Acrylic Painting Basics for Beginners | Charlotte Jordan | Skillshare

Acrylic Painting Basics for Beginners

Charlotte Jordan, Artist | Entrepreneur | Teacher

Acrylic Painting Basics for Beginners

Charlotte Jordan, Artist | Entrepreneur | Teacher

Play Speed
  • 0.5x
  • 1x (Normal)
  • 1.25x
  • 1.5x
  • 2x
8 Lessons (58m)
    • 1. Introduction

      3:06
    • 2. Supplies

      1:22
    • 3. Acrylic Fundamentals

      9:39
    • 4. Lesson 1: Blending

      6:57
    • 5. Lesson 2: Washes & Gradients

      9:21
    • 6. Lesson 3: Texturing

      12:17
    • 7. Painting Challenge

      9:27
    • 8. Acrylic Painting Demonstration

      5:36
  • --
  • Beginner level
  • Intermediate level
  • Advanced level
  • All levels
  • Beg/Int level
  • Int/Adv level

Community Generated

The level is determined by a majority opinion of students who have reviewed this class. The teacher's recommendation is shown until at least 5 student responses are collected.

86

Students

1

Project

About This Class

This class will run through the fundamentals and basic techniques for painting in acrylic. You will learn simple techniques for blending, shading, washes and textures. Plus we will create a fun cat painting for our challenge piece. I will also demonstrate how I go about painting a sphynx cat at the end of the course.

Acrylic is my main medium of choice and is super easy to grasp. Remember, the only way to really get good at something is to PRACTICE!

And have fun with it.

Meet Your Teacher

Teacher Profile Image

Charlotte Jordan

Artist | Entrepreneur | Teacher

Teacher


 

Charlotte Jordan is a Florida based artist from England. She is also a student of veterinary medicine and a animal enthusiast. In her courses, she will teach a range of artistic skills that she has honed over the years as well as ways to market your pieces.

Her work explores the surreal and the beautiful. The animals she paints are often brought to life with her unique style and perception of the natural world. Felines are one of her most favorite creatures to paint, but she loves to experiment and challenge herself, as well as teach and inspire others to use their creativity.



See full profile

Class Ratings

Expectations Met?
  • Exceeded!
    0%
  • Yes
    0%
  • Somewhat
    0%
  • Not really
    0%
Reviews Archive

In October 2018, we updated our review system to improve the way we collect feedback. Below are the reviews written before that update.

Your creative journey starts here.

  • Unlimited access to every class
  • Supportive online creative community
  • Learn offline with Skillshare’s app

Why Join Skillshare?

Take award-winning Skillshare Original Classes

Each class has short lessons, hands-on projects

Your membership supports Skillshare teachers

Learn From Anywhere

Take classes on the go with the Skillshare app. Stream or download to watch on the plane, the subway, or wherever you learn best.

phone

Transcripts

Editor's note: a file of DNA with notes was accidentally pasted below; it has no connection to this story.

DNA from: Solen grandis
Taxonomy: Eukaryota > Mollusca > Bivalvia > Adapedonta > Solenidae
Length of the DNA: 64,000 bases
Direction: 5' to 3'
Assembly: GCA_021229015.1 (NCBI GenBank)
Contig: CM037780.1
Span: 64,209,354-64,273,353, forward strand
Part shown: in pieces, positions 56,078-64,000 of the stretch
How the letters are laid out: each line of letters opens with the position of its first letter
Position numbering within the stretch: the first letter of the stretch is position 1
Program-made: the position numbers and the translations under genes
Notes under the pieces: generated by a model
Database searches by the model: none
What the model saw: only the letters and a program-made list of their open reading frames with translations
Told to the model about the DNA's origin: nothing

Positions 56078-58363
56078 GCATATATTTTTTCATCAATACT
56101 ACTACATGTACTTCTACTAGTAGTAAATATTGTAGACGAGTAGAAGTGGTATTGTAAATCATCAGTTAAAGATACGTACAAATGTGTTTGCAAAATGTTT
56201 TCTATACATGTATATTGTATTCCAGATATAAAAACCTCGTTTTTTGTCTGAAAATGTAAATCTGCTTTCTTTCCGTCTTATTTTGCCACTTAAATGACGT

1. Introduction: Hi. My name is Charlotte Jordan. I have a surreal animal office that lives in Florida. Time growing up, Gothic, English, my style that I kind of definitely started to explore my artwork school, I guess. Really developed a taste Mediums. Obviously, Krulik is my main interest comedian. Now it's what I'm going to be using today way. I think this class is gonna be a really easy beginners basics class. You learn a couple of basic techniques shading, radiance, washes and even a couple of textures just to challenge you. We will then be doing a challenge piece. And then I will also include a demo for this painting. Bevis to my right. So I hope you enjoy on and let's get into the classes then. 2. Supplies: So for the supplies of this clause, I'm just gonna run through the real quickly. You're gonna need a selection of rushes to use a, preferably a general brush that you re comfortable using for me. My personal preference is a angle brush with a medium length bristle. And I also like to have a detail brush on me of some kind as well as a flat brush for covering larger areas. But I would recommend also having a month brush and a raked brush of some kind as well. Now, obviously, this is an acrylic painting lawsuit. Girls needs some paint. I will run through the different brands in the next video on. We're also gonna be needing some water. I would also recommend having a spray bottle just filled with regular water as well. Now, the painting service you wouldn't choose to work on is completely up to you. I'm just using regular acrylic paper for this Adebola spare sheets. So I will use those. Andi, you may or may not prefer to have a bit of ah, certain brush cleaner just to help keep your bristles clean. That'll be everything for the supplies of this class. And I will see you in the first little list 3. Acrylic Fundamentals: So for this, a first class, I'm just gonna be running through the absolute very basics and fundamentals of acrylic. Now, many of you, I'm sure of asking, what is the Krulik? Acrylic is basically a pigment or a paint that is suspended in a ha Lima emotion. And then it becomes water resistant when dried. That is basically what a critic is. There are many, many different types of pain, as you can see here, the paints that I mainly use now acrylic has many different types of thickness. The thickest that I use is this ar tez. A brand here have great colors of great pigments, but I find the pain to be very thick and heavy bodied. Eso. Sometimes it could be a little tough to mix, and it doesn't always dry as nicely. But it does take longer to dry, so that is sort of a benefit can keep on mixing it a little bit more, blending the colors and tell it does finally dry. The next brand that I have is castle or costal, the pain when I pronounce it and this is a cheaper brand hate. I often find that this drives rather quickly but it is a thinner paint, so it's a bit more fluid on and it just drives a lot faster. But they do have some interesting colors that I like to keep these around four. Now on my favorite paint brands to uses Thesis Imp, a Windsor and Newton ones, I find that this is a perfect blend between the heavy body and the lucid body. It's sort of a nice mixture. They have a great selection of colors on. You can get a lot of colors that you couldn't get in these as well, such as orange and such as even purple if you wanted to go for that. Um, so I really prefer this brand. I do believe for this size bottle, and this is a 2.0 us fluid outs. It goes for about $4 possibly bit more, but they are really nice. Quality brand again, no is thick and heavy, but no as then and fast drying as cost. Ellis and then the lost little brand that I have. I only have a few little tubes of Graham Backer or Graham Bacha on this is Academy Pain again. It comes with a few really nice colors that I like to use very similar to Windsor Newton on a bit cheaper as well, so that more affordable. So those are pretty much the pains that I use on a regular basis. Onda again. Whatever you have available and whatever you're comfortable using now, it should be noted that acrylic paint does dry at least two shades darker than what it originally comes out of the tube, as on the cheaper the paint, the darker it drives, so do better in mind. It won't affect your paintings too much because it'll dry a little bit darker, and you could always boost the color with other products such as mediums and Glazers. And I have a map medium here that I like to use, and you can get so many different kinds of mediums. Glazers, etcetera, etcetera. Mediums are more used for boosting the body of the paint without sitting it out too much. It does make the paint translucent Theun more so than it is, but it helps boost that body. It makes the paint dry slower on. It could be used for a little bit of glazing effect as well. That is also really useful and you can get glazing as well. Glazing is used for and intense, boosting the colors on etcetera, etcetera. So to keep that in mind, one of the things I suggested in the Supplies video was having a spray bottle. When you're thinning out paints because they are water based paint, you can use water with them on thin them out using water. No chemicals needed just regular tap water on, and this is a really easy way to thin. Now it paints. It helps with blending on keeping your paint wet in your palate or on the canvas as well. Now I did say we would need a job for water as well said, You keep that in mind now. I have a lot of brushes here, but I'm gonna run through really quickly. I'll get more into depth about the better uses for them in the classes, but just a quick breakdown. This is a palette knife. It's mainly used for mixing paints, but I actually like to use it a lot of the time for creating textured backgrounds for my pieces as well as creating different effects. So this is a very interesting tool to use. We will use too much events, but we will use in the laser class. As I said before, the angle brush is kind of my favorite brush to use as a general. Does everything sort of brush? You could do thin lions, flatlines, um, all sorts of different stuff. With that, you can get into tiny corners with the very tip of it, or you can create very thick brushstrokes with the Flasher edge of the brush. Now, if you have a large space, you can get a flat, wide brush. This is a medium. What I'd say, It's a cover on the small, and I do have very big flat brushes, but I won't be needing them for size that we're gonna be working on today. But again, these are great for putting in or covering large areas of surface in a short amount of time or just really thickly spreading on the paint. Um, so that's really good. Full backs and then detail brushes are excellent for like it says in the 10 the details. So getting into those really tiny crevices or little tiny, tiny dots of detail great for that creating really thin controlled lines is another good thing for detail brushes. I would recommend at least having these three brushes, at the very least, in your artist box or whatever you carry around with you. Now these brushes here orbits Specialist. I have really got into using them in the last recent months, and I fall in love with them. So the 1st 1 is a rake brush on. Excuse the paint on my fingers, but as you can see that brushes splayed out like a rake, much, if you can see that very well on. This is a fantastic brush for painting in for textures for animals, and I paint a lot of animals myself. So this is a really, really fantastic brush beginning that more wispy for like texture and the same with the fan brush. Fam brush is a really good brush to use for for textures and delicate things such as that theory. Only down side of the family is what it's wet. It tends to sort of like the rate brush clump together but off. See, that helps with the text, a ring of that brush and then the final one that I have here I call a mop brush on actually , a blush makeup brush can work just as well, and perhaps better. So if you have an old blush makeup brush, then that will work just as nicely. On this is a really, really excellent tool for blending and really soft blending, especially on the smooth surfaces if you're working on like a smooth would or ultra smooth canvas than using a um up brushes I liked Coolum is is a really nice technique to use that now. If you do make a mistake with acrylic paints that are some choices that you can use to erase it or quickly change it. As I said before, water can easily thin out paint, and then you could rub it away or erase it away. If you make a minor mistake to make a big mistake, there are some other things you can scrape off any. Perhaps you've dropped a giant globe of paint on the canvas. Scrape it off with that, spray it down with this on, then, ah, wiping away. If the canvas of the layer beneath is dry enough, if it isn't dry enough, then chronic is. So is a thick paint, so it's such a thick paint that you can just paint back over it, give it a couple of days, maybe if it's really dark mistake, but you should be able to cover it up. And yes, it's a little bit of extra work. But if it's a mistake, you want to hide that right? Um, if not, it's our turn it into a piece of the artwork. There's really no no wrongdoing with artwork, really. So that should be everything of the very basics Overy fundamentals about acrylic paint. So I'm going to start moving on to the little lessons that I have planned for you, and I will see you in that. 4. Lesson 1: Blending: So for best class, we're gonna actually be working on a couple of blending techniques, just two of them. For now, these are really, really simple. First will be using our finger on. I've got some paint here that we're gonna use, which is gonna blend. Let's say we'll blend some green on blue together. I'm just using a mid green for this. This is the heavy body paints, palette off cameras in case you want her. And putting that and blue and pain could be blended either outside on the parrot or on the actual paper or the canvas or whatever you're working on its self. So I'm using just a regular angle brush just to get this onto my canvas. But I'm not worried too much about how it looks right now. I'm just gonna lay on the blue. I'm putting a decent layer of it on. You don't want the paper or the canvas or whatever is to show through underneath too much Sorry on putting on quantities in the mountains. And I stick Leia that it kind of the brush glides over it, wash it brush, you know, it doesn't really matter too much. Things were are blending the colors. Get the green, you know. Then put that on, and then you consume to take your finger and just blend it into each other. I'm not worried too much about going over the edges of my circle, either. It's just so demonstrated lending to you. Smooth out the edges if you want. Sometimes it helps to move in circular motions as well, and you can leave it as textured as you want it to be. Perhaps you're going for more painted. Look on. You would leave in all these textures that you'll see if you want to smooth the blend to keep on going. You might want to rub off any excess paint that's on your finger and just keep on going until you are happy with the blend and tickle phoenixes paint. Just keep bomb London, and you can also add a tiny drop of water to your finger and use that to smooth out the paint as well. But you can see how you can create a nice blend. Using just your finger for the tool is health. Now, another way you can use blending is like I mentioned before using a mock brush and this typically works. But if the surface is incredibly smooth by paper, is ever so slightly textured, so we don't come out as good as it should do. But we will give it a go anyway. So I'm getting some of that blue again. I'm getting some of what's its use. Let's use a poeple this time titties in the ground back tro one Right Then we have a rough circle here for us to blend with. Let's say you aren't getting quite a smooth The blend is you hope to would with the brush. So what you could do You take a month brush, which is generally a pretty soft brush to use. You want to keep this incredibly light When you do this, you don't want to push down too hard. Otherwise you're gonna get streak mocks, and you gotta always like the very tip of the brush that you're using. I use we go in circular motions because this makes it much more smooth up using the very tip of the officials. Just lend and smooth that out. This works much better if the paint is wet. So do keep that in mind, and you could see how smooth it really blends that it really works a treat when it is on a smoother surface, just really worried. In nights you see how it creates that super super smooth, radiant on the paper that so those also really easy and simple blending techniques that you can use. For one. It was just where your finger I mean, don't be afraid to get paint on your hands. It's fine. It comes off pretty easily on another with the mop brush. Or you could, like I said before, use a old makeup brush. Just make sure its super clean. Um, because I do think that makeup brushes shed a little less so you might actually prefer to use one of those big old blush brushes. Um, for your lending. If you do really smooth blending, it's fantastic. Fourth backgrounds and doing like the Bow K backgrounds as well is a great way to use that technique. So that'll be everything for the blending. Closet should be pretty much everything that you need it for. Just starting out in acrylic. The next class will be working on some washes and radiance 5. Lesson 2: Washes & Gradients: so for this class will be focusing on three little things washes, Grady INTs and a little bit of shading as well. On this is all gonna be mostly involving quite a bit of water. Eso If you are working on paper just to be aware, your paper made buckle a little bits. If you are working on any different types of paper like a watercolor or finna papers, then it will probably buckle quiet. So washes are really, really easy to use. I like to use washes for though my backgrounds as well as well as washing down or taking down the tone of certain color. So a lot of the time if I have a background that I want to be really pale. But I still wanted to be a color. I love to do a whitewash over something, Um, but just play around with this. You need a lot of water, so that's choose a color of that. Say we'll do a green in the blue mix here asserts I'm gonna really like green on. I'm keeping it fairly watered down. Ah, and you can pretty much get your wash is similar to that how a water color pigment would look, We'll paint, I should say, Just be aware that when your pay dries, it's not going to be free activated because it is acrylic. Acrylic doesn't reactivate in the same away, so you can make your quote paints look a little bit like water color if you work very quickly with, um, and then if you click incredibly watered down, you can create a nice soft blend with that as well, so you can see how you can create some washes if you heavily watered down. Now, if I was to let that dry and I wanted to pale it down even more, I would get some heavily washed out white and do entire wash over the the whole thing, and that way it pales it down. But it still keeps the color that if you wanted to darken it down, you'd use maybe a black wash the black pain in a lot of water. If you wanted to do a glaze as well, you could use a medium or a glaze to glaze or tent a color over its to also help bind the paint as well. Now, radiance are pretty easy to do with a brush, you'd take two colors. There's two ways you can do this. It's the easiest way is taking your brush and dipping it into both colors so that it kind of has a little, uh, flak system going on that and simply blending it on the paper. Like I mentioned before, I go back and forth a lot of contaminate too much you can create. Great. Thanks with this. Now, you can also put 1/3 color in there, say purple, maybe the rest, and just blend up well down into each other. And you see how this creates really easy ingredient on the paper without having to blend anything on the palate first. Um, and you could do this as many times you like. Blenders make colors in as you like. Um, it's completely up to you how you do this so you could do this for a background just really , really easy to do as well. You just lay on the paint very thickly on, and it will look really nice and smooth when blended. Now, shading shading is really easy to do. What I normally do is I use black for a lot of my shadows So let's get a particular color. Let's say let's get a nice, helpful going. You see if we can cover the whole circle with this Quite a dark purple already and now shading and highlighting is basically your best friend when it comes to acrylics and painting in general because it doesn't necessarily matter what colors you use. Well, how accurate your colors. Ah, it just matters about the values and the shadows and highlights that you really get into your paintings. So I painted a simple purple circle, so I'm gonna let this dry completely before we do anything else to it. It shouldn't take too long simply because it's quite a thin layer. Um, and it is using quite a bit of water in it, I guess So it will dry a bit quick up, just washing out my brush here and then I'm going to use a black, just a regular ivory black hair. I'm also gonna put down a tiny bit of white so that we can add some highlighting, too. It's so you can kind of see how that works as well. And so this should be fairly dry by now. So what, we're gonna do is going to take a tiny bit of black. We're gonna make a spear out of this, bringing it along the washing path. And just like before, I have really liked to use my finger a lot for shading and blending just because it's so easy to use. And again, you can use the mop brush a little bit for this if you find the paint dries too quickly. When you, um, started blend it. You just spray on wall show. Add washer to your fingertip on, and it will really help to smooth out that area. Just gonna keep on going until we have somewhat of a smoother blend. And you could also use the mop brush to get that really smooth finish. If that's what you're looking for, would you use the brush in this scenario to create a really smooth sort of shaded area? And I would recommend, if you do use your mop brush washing out every time that you use it because you want to keep this brush soft and clean. Um, so just don't forget to do that because paint dries. Obviously, don't leave your brushes too long in the water. I mean I I leave Roberta's foot in the water. Quarter bets, but try not to leave, um, soaking overnight in the water. Just making sure this brush is clean. Casino paint is coming off on my hand here, sir. NYSE. And now what we can do is we can actually add a little bit of a highlight. So it looks like an actual sphere that we're making here, getting a tiny bit of white and putting that on on a cross between each layer, we blend that out, you can see how much this brush actually softens something like this. It really, really makes it super soft and super blended looking. And you could keep on adding more whites until you were happy with how the highlights and the shadows you look. But you can see how this was a really good and simple technique or ah lesson to learn how to shade in acrylic Mott brushes are excellent brushes to use for blending really, really smooth. Obviously, if you want a bit more texture coming through your pieces, then use your finger or perhaps use an actual flat brush full that, um but what brushes are a really game changer. when it comes to slew the blending and transitions in your pieces. Just remember to always wash them out after each layer and make sure they are dry or Higman free afterwards. So no paints cut off my hand there and be nice and ready for the next two years. So there's this really simple techniques for using acrylic. We have really nicely shaded sphere here on. If you look at it now, you might think that well, all of the purple pigment is kind of gone. It's got a hint of it, but it's very, very soon faded looking. This is a good example of when you would want to use glazing. Ah, you would put a launch amount of glazing or big dollop of glazing and a tiny bit of like purple pigment. And you would just glace that over maybe this area here, the dock area to bring back back cola of purple, um, glazing a great for tenting color back into pieces without having to put more layers of paint on top of everything that you've just done. So that would be everything for this class on it, and the next one we're gonna be doing a couple of different textures 6. Lesson 3: Texturing: So for this next class, we'll be focusing on a couple of different textures on. I've done the base coats for all three of these circles here on. I would just recommend if you're following along to do that in advance. That way we can sort of speed along with the class here. So the 1st 1 I've done is ah, green base coat on. We're just gonna be doing some difference with holes. If you like a za texture, we can make our little mood going. So the different craters and difference holds what you're gonna do first. Doesn't want to take a little bit of black and mixed in with my green, and I should not shade one side. So going back to those shading, uh, fundamentals that I should do in the previous class. Andi Also some of those blending skills or something, using my finger here to just smooth out that rough edge right there just wanted to not to look like there's a shadow on that side. And I'm sorry if the glare from my life is a bit too much. I will try to show you here as we go through each speck. Now I'm taking my detail brush, and I'm also taking that same dark green. I would start to create the creators of the holes. Within this circle, access will draw, which is just off by putting on basic holes, not too fancy. Try vary some of the shapes and the distance between each one. All right, then. So that's sort of all basic creases in the moon area. Just really basic holes. We're gonna let those little holes dry for the most part because we do anything to be fairly dry ice, we can lay on top of it with the highlights. So whilst it's drying would put the white in my power to I'm going to be mixing a little bit of white with back green. We're gonna gradually working our way lighter with these highlights here. Make sure some of these a dry to start on. Now I'm going to be pushing some highlights on sort of one side of the moon. So if let's say we have shadows on the bottom here, what we do now you want to think how the light affects a severe a bowl shape with holes in . So if you think about it, the craters are gonna be costing a shadow on this side if the light is here, Sure, you can see that. So that means the little bit of the light is gonna be in this sort of edge of the craziest . I'm gonna put a little bit of the lighter green there, and whilst I'm gonna I'm gonna leave. The little centers of the crate is too dry. And so while the drying, I'm actually gonna put a little bit the same light green around the edges whether light would be bouncing off the hose. And this is also gonna really help accentuate those crazies that we're making a home movie just on one side, if you can and keep it fairly blended out. Don't want too many harsh lines here. And obviously, where the light is hitting the top of the moon just like around with the shadows the light is gonna be eyes will be a lot of my stroke here, and you can see how it's really starting to show the three d effect. With that, I need a couple of little marks and highlights down there the shadows. And so it's really starting to look like a proper moon. And so now you want to add a bit, will white to your dream, and you're just gonna go a nicer and nicer with this on as before and went highlights. You want to be more and more sparing whether, as you go lighter and lighter with, um so obviously want your lightest part of this little moon here to be the very top of the moon and the very edges here of each creator. Just on one side, you want to do the same inside each crater. Just add a tiny, tiny bit of that sort of yellowy, generally the white green just only very inside of the furthest corner of the circles. We'll see if I could get that. Therefore, you should on each corner here of the circles where the highlights would be showing very small amounts and just keep walking and going those lights you'd like until you all happy and we'll do a final layoff for this little moon here with this lightest color. You want to keep this quiet rough because you do want to give a bit of texture to the moon surface, Ari, and there is our mood surface that allowed the little craters in the holes and the texture in that. And that's just a really fun way as well of doing a planet. If you are into doing all of Galaxies and stuff like that, it's not gonna move on to another really simple sort of texture that you can do, which is for textures. And I would highly recommend you have a rake brush full Bess, because these are just excellent for doing for textures. However, if you don't have a rig brush than using an angle brush that is sort of laid more, you just wait. And so for you little moron, it's flat side rather than for its thin side rather than its fat side. Um, in that way, you can get those thin strands of, uh, you can also kind of make your own rake brush if you haven't old flat brush that you don't use. What I do is I get a comb and sort of splay those bristles out, and then I'd cut with some really small scissors and for my rake brush that way. So that's just a couple of ways you can make your own the right brush or have something else that is a bit more alternative. So with for it's really again about layering on I've got a dark base here and we're going to work all way up into the lighter colors. So I'm gonna mix a little bit of white with my brown on again just using the rate brush you're gonna go. And so downward strokes here. If you were doing an animal, you'd want to refocus on the direction that the father is pointing. Obviously, this is just a demonstration, so we can only really a point it down. But when you are doing for, you want to try and clump it because fell will naturally clumped you gonna leaves a little gaps, maybe alternate the direction slightly on this health. It look a little more natural. And now we've got some basic for texture. Bad. We're gonna keep on building up the layers of adding a bit well, white to my brown and then just going back over and you see how the rig brush release plays out that for and makes it look natural and wispy, just kind of a goal. You're going cool with, uh, if your pain gets too thick. Remember, you can send it down with washer, and it will really help to give you that a little more translucent. Look, just keep on lightening up the fun until you reach a point where you're pretty happy with it on because this is acrylic paint. This is a pick up eight. You could always go back over there with shadows or darker color. If you feel you're getting too light, when your paints and you can leave certain areas slightly untouched, it'll give a bit more of a nyssa color tone to it and again mixing Leister and Lissa. Same principle applies with the highlights. You want to get a little more sparing as you go, Liza. Um, just using small upper strokes, less paint, you know, just a little bit here in the until you get to your lightest layers, where you really only want to hint of those highlights. And if you find that you're losing some of your for a bet or the color, you can always add a bit of a glaze or a tint of color back over so you take your brow also it down quite a bit, and then you can just go back over certain areas, Adan that color again and then do the same with the highlights just to really get back about texture. And that's just a really, really simple way of doing for or hair textures. And it's just super fun as well. So, for the final texture, I figured we would try a bark texture. Awesome. Would you paying a lot of nature than sometimes this could come in handy for when you're doing, like, detail details, sort of images. I've got a dock background of brown and I'm gonna take a slightly lighter color of that, and we're gonna create some random sort of shapes to start with. So bark tends to be quite vertical and chunky, so trying create something a little bit along those lines and it doesn't have to be perfect , but almost like you're creating scales for a tree. That's a what ISS I don't know where it to or if I go outside my circle a little, and so again, you're gonna be going in with your shadows. You're gonna add a little bit of black to that brown, and you're gonna shade one side of it. You might want to blend it slightly out. So it's not so harsh one side of each of those little random shapes. And then you're gonna do the upset with the highlights using the lice A colors on one side on the opposite side of the shadow want to keep it fairly rough because Bach is quite a rough texture. Naturally, anyway, so doesn't matter if it's too overly blended. You just want to create that subtle effect that it is a rough yet, um, somewhat smooth surface. It's It's tricky to explain, because Bach does have a so the mixture of surfaces all right, depending on the type of tree. Of course, we're just going for a general texture right here. You can see each of the little flakes of Bach Ah, starting to look a little three d show you without the glare of my lights on the raid against a bit flourish. One thing I you also want to do is don't forget in between each of the box because it's no old deep cracks, and there is some raised areas, so you do want to add a little bit of highlighting In between. Don't go too overly crazy with it because we do want to keep it somewhat, doc. And then finally adding in more more highlights or more whites to your pigments. Just keep on going until you are happy with the way the texture looks, keeping it somewhat rough. But a few launches of the highlights in the dark areas smudging amounts that gives more texture and less so. It is pretty much all done, and that is just a really simple way to create bark texture. Obviously, it would all depend on the perception of your piece, whether the tree or bark is particularly close or further away. Eso those three little textures are just really fun ways to create some unique and interesting, you know, textures and diversity into your peace. Ah, they're really easy and quick to do so. For the next class, we will be doing a little bit of a challenge. Piece will be using a couple more techniques when using the palette knife as well. So I will see you all that 7. Painting Challenge: So as you can see on the screen here, I have a cat with a cherry on his head and this will be our little challenge piece. So it's gonna be a really simple and easy concept here. Ah, and it's also very cute and fun. Ah, the paints. I'm gonna be using all simply white, black, a little bit of yellow and some red, which we'll use to make the pink and the right on the cherry and eyes. So go ahead and get your supplies ready. I should have the file up and ready for you to use Thebe. Basic concept sketch of this piece on DWI will jump right into it then. So I'm going to start off this painting by filling in the background. And I've mixed some white and red together to make this nice pink tone, and I'm just using my flat, wide brush to just completely fill it in. I'm not too worried about sort of any streaking us because this is gonna be slightly covered with Ah, some texture. I'm then going to take a palette knife. I'm going to just take white paint and I'm gonna really texture the background using this. Ah, this knife and it's going to give us a really interesting texture. Slowed it down just a little bit. So you kind of see what I was doing. That and you can see it gives an interesting look to the whole background. Gives it interest without it being too over the top. You're gonna do that for the whole thing. And then once that layer has completely dried, you're gonna take your flat brush again, heavily watered down some white and wash over the whole piece or the whole background, I should say. And then once that has dried, we can start working on the cat I want to do for the cat is I'm going to actually do a base layer for him in red. And this will call of keeping theme with our our whole pink and red theme going here. And you might notice that I'm actually leaving little white lines open for the features so I can easily find those again on Don't worry about those. We are gonna fill those in later. Now I'm mixing a lighter pink, and I'm starting to add in the for texture. And I'm actually using Justin Angle brush for this. Nothing too fancy. This is again sort of what general brush that I'm really comfortable with, and it's great for adding in for textures. If you don't have anything like a rate brush now I'm going in with even more white, and I'm starting to go layer by layer hair, just adding in lighter and lighter layers to get that white, fluffy cat look that we're going for here and just gradually filling it will win again, trying to clump it a little bit. I'm not going to generous with the clumps. I'm just feeling things in as I go. Obviously the life you go, the more sparing you want to be, as you can see, have filling in with even lighter, and you might lose that red background, which is perfectly fine. It's just a base coat to show through any of the little gaps that are left. So what's This cat is sort of drying on its first few layers. I'm actually going back in with my background, spraying some water on, mixing some red in there, and I'm just used my finger to smudge it out a bet, and this is so the cat will stand out on the background of it better because it is quite a light background and it's gonna be a white cat. So we do want it to stand out. Ah, and if you do have any pools of water, you could just block that off with a paper towel. And now we're gonna go back to our cat and start I'd in more, more layers of white. I'm trying to focus a little more around the features, especially because they all the things that going to be most prominent in the ah highlights . So now finally, how much you're going to add in a bit of yellow and this is going to be used to tent the for. And I'm just watering it down to really watery and loose on. I'm using my finger to smudge and blend it and you'll see it gives him kind of a glow. And it looks a little bit odd because, you know, you know, used to saying, cat, that is basically bright yellow, but we'll change that a little later, so don't worry about that right now, and I'm also going in with my black now, and I am starting to fill in those lines and features that we left earlier on dime also defining ALS the shadows on the cat. So where the Cherries gonna sit on his head, in his ears, under his chin, etcetera, etcetera, maybe a little bit around His body was curved slightly and just really where I think the shadows would look good And again, it looks really scrappy right now, so don't worry about that. So now we're gonna go in with pure white, and we're gonna start to fill in those final layers on our cats and really start to get rid of those harsh lines of the shadows as well. So it looks nice and subtle and just really focusing on dulling down those harsh lines and you'll see how soft it looks now, once you get to the final sort of image and then using my finger to sort of soften out the edges and blended a little bit so it's not so harsh and you'll see the yellow that gives it that really subtle tint on the color of the for without it being too overpowering. Now I'm moving on to the final few things, which is the Cherries and the eyes and nose feeling in the nose of the pink and filling in the base. The cherry with a red as well as starting to add in some color to the nose by adding little tiny bits of red with detail brush. I'm gonna go to the eyes and do a complete base coat of red on that too much the Cherries cherry and then adding in some little highlights to the nose as well as some shadows to it and defining the mouth lines on the little sort of nose holes. And also, I decided to define the ears a little biologist so it would look Ah little nicer now, going back over the eyes with a brighter layer and again doing the same thing that we did with for going from our darkest layer toe are lightest layer, adding in a little bit of texture on a little bit more color and finally lining the eyes with black. You want to use a detail brush for this part simply because it's just so delicate and thin filling in the pupil's and you don't let those dry completely. Um, before you add any highlights, I'm just going in with some shading now because eyes are actually round. So you need to shade it like a bit of a sphere as well as take into consideration the, um the eyelids as well. Now I'm doing the same thing with the cherry, except I'm keeping this very one sided keeping the dark layers to one side more so it looks a bit more of a rounded spear. Also, don't forget the top of the cherry has a little dip where the stem comes out of, and then doing the same thing with the highlights, putting them down and blending them into the Cherries. It's been more smoother, and then just switching back and forth between dark and light just to get it right until you pretty much happy with it. And, of course, don't forget to add a little stem in, and if you want to, you can add a little leaf. Aziz. Well, I chose not to simply because I wanted to keep it very, very simple piece. And obviously don't forget to add the final highlights into the eyes as well. Just using pure white Andi. Also, don't forget to shade the stem because it's not just a brown stamps. That's what I'm doing right there. When you're doing highlights on the eyes, you want to put a main focal highlights somewhere in the middle of the eyes and then highlight the eyelids around the eye, and it really make it look alive. And that is how you do a really simple cat with a cherry on its head. I thought this piece would be simple enough and also really fun and cute. And you can see how all the different colors come out in him, even though you hardly use, like, a few simple colors. So that will be everything for this little tutorial. Andi, I will see you in the next little demonstration. 8. Acrylic Painting Demonstration: So for this little demonstration here, I'm gonna show you how I painted this cat in a sped up process. I want good in too much detail to it, but I just wanted to show you how I went about blending and using the acrylic and using sort of my finger to blend a lot of these layers. Here you can see him as she putting a base coach just like everything before we didn't the classes on doll now, little challenge piece. I'm just putting a base coat on the cat covering him entirely, leaving those little gaps. So I confined his features later. And you always want to try and do your base layer darker obviously than your other piece of that way. The lighter layers will show up better on it. So just completely coating it in a dark grey at only use a complete black yet because I want to save my black for my darkest shadows on the cat later on. So now how much you're gonna go in with a bit of white and mix that into my dark ray and I'm using that to then start to shade or even highlight some of the areas on, and I'm choosing areas that would seem more in the open or highlighted than others. On this way, you will create a better rounded effect like your cat is actually three D or whatever you're working on his three D s. So you're just gonna go lighter and lighter, adding little bits of white to your paint as you go, and then I'm just smudging it with my finger, just as you can see here. And don't worry too much about leaving those lines because you can go back over once you've got your highlights in and you can define them better, just highlighting. And then you're going with the black to find those lines to cover up that white that has been left that and it will look perfectly natural. You can see how much you filling in those lines that we left alone earlier. And now to bring my cat to life, I want to add some color into skin so he looks like he's got blood running through his veins. So now I am rubbing in some water down pink. To make that happen. You can see it looks a bit mishmash of colors right now, and he looks a bit too pink to really be left at this stage, also adding in some brown to give some undertones to his skin. Color gray Spinks cats often have browns and yellows and even a bit of blue, and there sometimes, so you want to think about the color as well. Doesn't have to be to accurate. Just put it way you think perhaps the darkest areas might show the Browns, and maybe the pink areas might show up in the highlighted areas. And then I'm adding some yellow to add a glowed his body out of liver glowed whose face and make him look like he's got the light hitting him in certain areas. This just warms him up, so he's not such a stock gray color. Then, after that, I go back in with a light gray just to fill in those areas that look a bit too colored by the pink in the brown on the yellow. I'm going back everywhere where I think it needs it, but leaving just enough being trans lucid enough to to really show those colors through. So you want again. Like I have said many times, before. Subtlety is key in a lot of painting and then giving in with uneven light a gray and starting to pick out those highlights again. You're just gonna keep working your paintings until you're really happy with it on. That's all painting is, you know, if you feel like you've gotten to a point in a painting where perhaps you've made a mistake or something just doesn't look right, Or maybe you're on really ugly layer. Still, just keep going until you're happy with it. Remember, acrylic is a thick paint. It can cover layers beneath it. So if you make a mistake, just pain over it and start again. If that's really really what you feel you need to do. I've done that for some of my paintings where there's a particular portion that I just cover and start again on, and sometimes that's the best thing to do. That's everything for this little demonstration. I just wanted to show you my little painting process for blending and how I sort of went about creating the three D look in the smooth texture on the skin, as well as treating that subtle hint of color. I'm just finishing up with the details such as the eyes and the mouth parts and the nose and all That on the cat is pretty much complete. So I want to thank you for sticking around the end of this clause. I hope you enjoy it. I will be doing a lot more credit classes in the future. And if you want to check out my other sites that maybe murder welcome to always happy for that stuff on. Please do leave review. And any constructive criticism is always welcome. So thank you so much. And I will see you all next time you